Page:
They met, as actors often do, just before shooting. An unlikely pairing in a film about an unlikely relationship. Donald Sutherland is undoubtedly one of the great 'monstres sacre' of contemporary cinema, so his involvement was as daunting as it was an exciting prospect to all of us. As you would expect, his generosity of spirit and his no?holds barred investment of a wealth of experience, expertise and extraordinary intellectual and emotional energy blew us all away.
As courageous as it was for Larry to take on a principle role on his first outing, it was a privilege to witness Donald give everything to the part and the project never once remarking that well ... Larry had never done this before.
And you would never have known, as from the very first shot, he was so in character and filming so well, that we all simply forgot.
We can assume from his years of touring and making videos that Larry is well-versed in the process of being on camera, but what was he like as a first-time lead actor? Did he offer suggestions about his character or the script along the way?
Absolutely, Larry has amazing instincts on camera. He has that indescribable thing movie stars have. A quality on camera that can neither be learned, analyzed nor taught. You've either got it or you don't.
I imagine it's a somewhat nail-biting experience to cast a rock star in your film who is currently on a major international tour. Did Larry's commitments to U2 ever interfere with the production?
All of our concern was to ensure that the production would never interfere with his U2 commitments. I hope and believe we pulled that off.
How long was the shoot?
Unbelievably short, given Larry's day-job commitments.
Who composed the film's music? Was there ever any discussion of U2 contributing music for the soundtrack?
Larry composed the main theme with Simon Climie, variations on which form the bed-rock of the score. And they are still working with it -- once it's finished, you will most likely be able to find it on iTunes.
Indulge us: are there any funny stories or anecdotes you'd like to share from the filming of the movie?
That would be telling!
I noticed that Larry's longtime partner, Ann Acheson, is an associate producer for The Man On The Train. Tell us about her connection to the film.
Associate Producer is a poorly defined role as it can refer to very little (such as somebody-in-some-way-connected-with-somebody-who-had-something-to-do-with-some-aspect-of-producing-the-film who wanted a credit) through anything in between to a great deal, (i.e. somebody indispensable).
Ann falls into the latter category.
[She was] fully integrated into every aspect of the production from the very first suggestion of investigating the feasibility of it, remake rights options, script adaptations, meetings with actors, all the details of budgeting and financing options and issues, through practical production scheduling including managing Larry's quite detailed preparation program, script editing and script management. I've never seen such a master of colour-coded script scheduling!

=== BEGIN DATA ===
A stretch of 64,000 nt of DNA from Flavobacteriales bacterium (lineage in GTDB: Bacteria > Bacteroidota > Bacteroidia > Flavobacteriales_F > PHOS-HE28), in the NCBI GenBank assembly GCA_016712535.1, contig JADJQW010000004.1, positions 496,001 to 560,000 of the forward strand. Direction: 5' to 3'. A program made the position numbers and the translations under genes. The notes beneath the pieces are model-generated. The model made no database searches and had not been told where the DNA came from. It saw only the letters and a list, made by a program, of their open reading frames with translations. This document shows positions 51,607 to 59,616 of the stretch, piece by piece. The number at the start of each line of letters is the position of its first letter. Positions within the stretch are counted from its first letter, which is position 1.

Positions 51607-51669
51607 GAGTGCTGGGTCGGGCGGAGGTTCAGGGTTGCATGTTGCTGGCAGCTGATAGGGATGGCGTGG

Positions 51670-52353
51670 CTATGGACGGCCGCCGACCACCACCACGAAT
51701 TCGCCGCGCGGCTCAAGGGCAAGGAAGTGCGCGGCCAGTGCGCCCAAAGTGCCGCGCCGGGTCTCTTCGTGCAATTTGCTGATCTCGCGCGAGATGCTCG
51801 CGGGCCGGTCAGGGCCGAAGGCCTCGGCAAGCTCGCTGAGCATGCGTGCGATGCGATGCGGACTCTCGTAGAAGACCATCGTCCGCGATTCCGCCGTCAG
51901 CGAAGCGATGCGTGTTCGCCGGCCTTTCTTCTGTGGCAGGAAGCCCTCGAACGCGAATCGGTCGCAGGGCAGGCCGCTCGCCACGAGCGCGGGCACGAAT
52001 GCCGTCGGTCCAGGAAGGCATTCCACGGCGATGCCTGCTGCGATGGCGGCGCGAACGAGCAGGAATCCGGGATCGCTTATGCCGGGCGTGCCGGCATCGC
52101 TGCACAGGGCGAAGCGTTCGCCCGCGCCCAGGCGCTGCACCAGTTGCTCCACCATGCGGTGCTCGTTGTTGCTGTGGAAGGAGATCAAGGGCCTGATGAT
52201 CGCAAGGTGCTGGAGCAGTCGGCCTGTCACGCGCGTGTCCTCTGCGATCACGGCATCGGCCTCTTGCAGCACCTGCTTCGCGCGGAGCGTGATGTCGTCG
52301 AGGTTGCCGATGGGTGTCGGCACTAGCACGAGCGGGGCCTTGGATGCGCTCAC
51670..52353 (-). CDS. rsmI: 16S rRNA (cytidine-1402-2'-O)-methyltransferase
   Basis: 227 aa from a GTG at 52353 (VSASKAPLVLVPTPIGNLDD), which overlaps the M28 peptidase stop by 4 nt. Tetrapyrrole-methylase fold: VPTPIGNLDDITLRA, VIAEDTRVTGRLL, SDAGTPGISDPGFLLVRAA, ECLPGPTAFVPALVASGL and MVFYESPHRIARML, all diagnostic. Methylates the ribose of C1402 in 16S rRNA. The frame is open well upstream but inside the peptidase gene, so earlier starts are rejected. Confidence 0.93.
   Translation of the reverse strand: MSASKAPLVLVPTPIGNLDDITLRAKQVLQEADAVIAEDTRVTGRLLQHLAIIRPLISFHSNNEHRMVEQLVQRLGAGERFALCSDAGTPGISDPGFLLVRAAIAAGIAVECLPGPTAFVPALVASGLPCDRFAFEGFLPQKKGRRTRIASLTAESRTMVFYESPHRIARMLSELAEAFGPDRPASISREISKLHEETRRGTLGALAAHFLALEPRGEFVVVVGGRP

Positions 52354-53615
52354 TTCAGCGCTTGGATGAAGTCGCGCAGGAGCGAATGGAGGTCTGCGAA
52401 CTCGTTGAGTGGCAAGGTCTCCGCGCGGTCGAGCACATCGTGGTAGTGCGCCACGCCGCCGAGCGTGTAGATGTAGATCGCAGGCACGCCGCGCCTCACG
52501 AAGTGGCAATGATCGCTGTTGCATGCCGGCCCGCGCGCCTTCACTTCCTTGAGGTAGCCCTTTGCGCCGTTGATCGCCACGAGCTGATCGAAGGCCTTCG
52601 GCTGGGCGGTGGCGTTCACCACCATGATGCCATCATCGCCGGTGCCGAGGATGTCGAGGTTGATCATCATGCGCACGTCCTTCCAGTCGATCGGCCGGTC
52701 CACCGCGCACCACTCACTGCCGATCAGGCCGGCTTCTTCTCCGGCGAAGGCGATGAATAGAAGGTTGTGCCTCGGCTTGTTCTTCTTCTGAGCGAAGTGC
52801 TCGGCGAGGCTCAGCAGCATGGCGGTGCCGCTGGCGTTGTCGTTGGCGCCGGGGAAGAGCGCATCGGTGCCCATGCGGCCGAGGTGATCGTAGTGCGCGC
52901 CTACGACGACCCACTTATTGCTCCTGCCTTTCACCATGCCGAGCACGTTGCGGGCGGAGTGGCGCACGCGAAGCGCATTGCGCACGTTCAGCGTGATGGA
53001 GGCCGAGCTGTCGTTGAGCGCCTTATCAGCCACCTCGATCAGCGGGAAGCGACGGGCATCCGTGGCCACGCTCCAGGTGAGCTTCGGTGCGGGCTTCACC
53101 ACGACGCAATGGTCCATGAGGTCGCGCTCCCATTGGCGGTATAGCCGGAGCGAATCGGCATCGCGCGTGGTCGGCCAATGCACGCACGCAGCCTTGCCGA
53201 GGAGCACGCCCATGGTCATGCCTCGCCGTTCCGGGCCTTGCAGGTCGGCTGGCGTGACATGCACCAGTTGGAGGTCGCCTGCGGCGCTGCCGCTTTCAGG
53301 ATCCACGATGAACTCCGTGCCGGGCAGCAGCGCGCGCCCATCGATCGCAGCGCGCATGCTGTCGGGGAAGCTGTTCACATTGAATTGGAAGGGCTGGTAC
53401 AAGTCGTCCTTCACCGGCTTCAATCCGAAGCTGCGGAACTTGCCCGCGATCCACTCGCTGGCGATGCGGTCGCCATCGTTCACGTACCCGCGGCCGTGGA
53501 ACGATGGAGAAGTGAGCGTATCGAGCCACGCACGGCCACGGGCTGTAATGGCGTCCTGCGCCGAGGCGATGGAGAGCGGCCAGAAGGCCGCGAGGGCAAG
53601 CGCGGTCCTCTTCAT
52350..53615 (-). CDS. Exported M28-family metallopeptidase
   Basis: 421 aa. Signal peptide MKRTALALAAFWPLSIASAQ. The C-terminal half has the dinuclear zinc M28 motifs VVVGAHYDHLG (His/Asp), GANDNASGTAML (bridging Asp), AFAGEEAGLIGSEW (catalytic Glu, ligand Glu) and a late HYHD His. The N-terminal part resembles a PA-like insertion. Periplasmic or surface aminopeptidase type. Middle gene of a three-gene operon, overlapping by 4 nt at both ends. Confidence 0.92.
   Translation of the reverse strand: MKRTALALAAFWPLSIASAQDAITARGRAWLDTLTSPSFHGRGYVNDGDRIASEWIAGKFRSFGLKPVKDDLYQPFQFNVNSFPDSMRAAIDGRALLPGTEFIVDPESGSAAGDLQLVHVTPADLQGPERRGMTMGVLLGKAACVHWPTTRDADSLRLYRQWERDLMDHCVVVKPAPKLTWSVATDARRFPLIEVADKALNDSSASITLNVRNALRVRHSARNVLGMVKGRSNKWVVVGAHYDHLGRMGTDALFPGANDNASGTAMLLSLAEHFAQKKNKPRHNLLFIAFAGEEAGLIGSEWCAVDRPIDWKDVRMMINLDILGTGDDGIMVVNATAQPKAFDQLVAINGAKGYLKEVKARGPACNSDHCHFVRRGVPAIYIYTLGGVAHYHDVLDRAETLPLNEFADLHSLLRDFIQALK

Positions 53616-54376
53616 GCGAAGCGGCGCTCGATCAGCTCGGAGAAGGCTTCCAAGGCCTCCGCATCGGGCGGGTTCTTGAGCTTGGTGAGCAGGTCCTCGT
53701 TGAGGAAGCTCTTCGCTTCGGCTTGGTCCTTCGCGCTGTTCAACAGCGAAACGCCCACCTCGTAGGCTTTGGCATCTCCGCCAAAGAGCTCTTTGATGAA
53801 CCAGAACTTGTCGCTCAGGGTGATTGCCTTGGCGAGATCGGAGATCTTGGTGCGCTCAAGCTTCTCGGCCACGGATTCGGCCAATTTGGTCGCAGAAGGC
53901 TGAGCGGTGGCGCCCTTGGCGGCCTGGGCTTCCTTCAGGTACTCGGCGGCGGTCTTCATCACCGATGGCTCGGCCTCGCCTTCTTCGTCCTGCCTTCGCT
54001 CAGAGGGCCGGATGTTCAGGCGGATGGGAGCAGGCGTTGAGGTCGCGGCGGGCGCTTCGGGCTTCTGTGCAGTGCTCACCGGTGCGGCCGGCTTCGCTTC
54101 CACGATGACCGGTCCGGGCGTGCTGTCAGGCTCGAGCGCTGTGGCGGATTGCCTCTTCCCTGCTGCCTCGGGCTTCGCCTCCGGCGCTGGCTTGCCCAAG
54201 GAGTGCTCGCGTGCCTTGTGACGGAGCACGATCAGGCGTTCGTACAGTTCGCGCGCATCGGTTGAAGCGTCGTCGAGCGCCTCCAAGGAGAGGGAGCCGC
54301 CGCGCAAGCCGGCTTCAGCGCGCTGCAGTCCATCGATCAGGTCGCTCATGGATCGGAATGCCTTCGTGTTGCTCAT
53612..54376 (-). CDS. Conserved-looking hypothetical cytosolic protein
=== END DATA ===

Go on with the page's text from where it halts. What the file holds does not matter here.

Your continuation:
We shot the film in record time and still didn't go over time on a single shooting day as Ann managed the scheduling of all Larry's other commitments in and around preparation, rehearsals and shooting. On set, it turned out that she was a wizard with the continuity team and knew exactly what the edit notes should be for every take. So much so that after a few days I gave up rushing back to continuity between shots to give the notes as I could tell from the look on Ann's face whether we had the shot or not. The entire cast and camera crew took to looking back to her at the end of every take as she stood focused in her earphones on the monitor to see whether we got the little nod.
Both Larry and Ann as producers continue to be involved in all aspects of the picture's completion, delivery and distribution.
As an observant fan, I get the impression that Larry sometimes has the "final say" in U2 matters. Do you think it was hard for him to not be the 'person in charge' as you filmed?
The relationship between an actor and director for me is essentially collaborative. Every aspect of this production was pretty collaborative. Perhaps the director's hat does get the last say with the actor ... but then Larry did have a producer's hat as well!
Although early reviews of Larry's acting are glowing, do you think because he's a rock star he will have a harder time proving himself to critics as an actor if he continues down this path?
It is an act of courage for any actor, every time they expose themselves in a role on camera, and always impossible to legislate for press reaction. What matters is that he wanted to do it, he did it and it's done. Films, like running water, find their level.
Tell us about the film's release (both in North America and abroad).
The film was made for a North America/English speaking audience. It will be released in the US by Tribeca beginning Oct. 28 On Demand via Cable VOD on all major cable providers, iTunes, Amazon, Watch Instantly, and Vudu. Thereafter, Alliance Atlantis will release it in Canada.
I'm not sure the French, though, will want a remake of a classic by one of their most revered directors served back to them in cold English!
Other international territory dates are still pending.
What's next on your list of projects?
Right now I'm in finishing mode on a film called The Novelist with Eric Roberts in the title role, and about to start another French based project, The Price of Desire, about Eileen Gray, the famous Irish architect/furniture designer and Le Corbusier.
Do you think Larry will continue acting? If so, would you like to work with him again?
I hope so. And ... I very much hope so.
(c) @U2/Kokkoris, 2011.
Photo credit: Sophie Girau. Courtesy of Tribeca Film.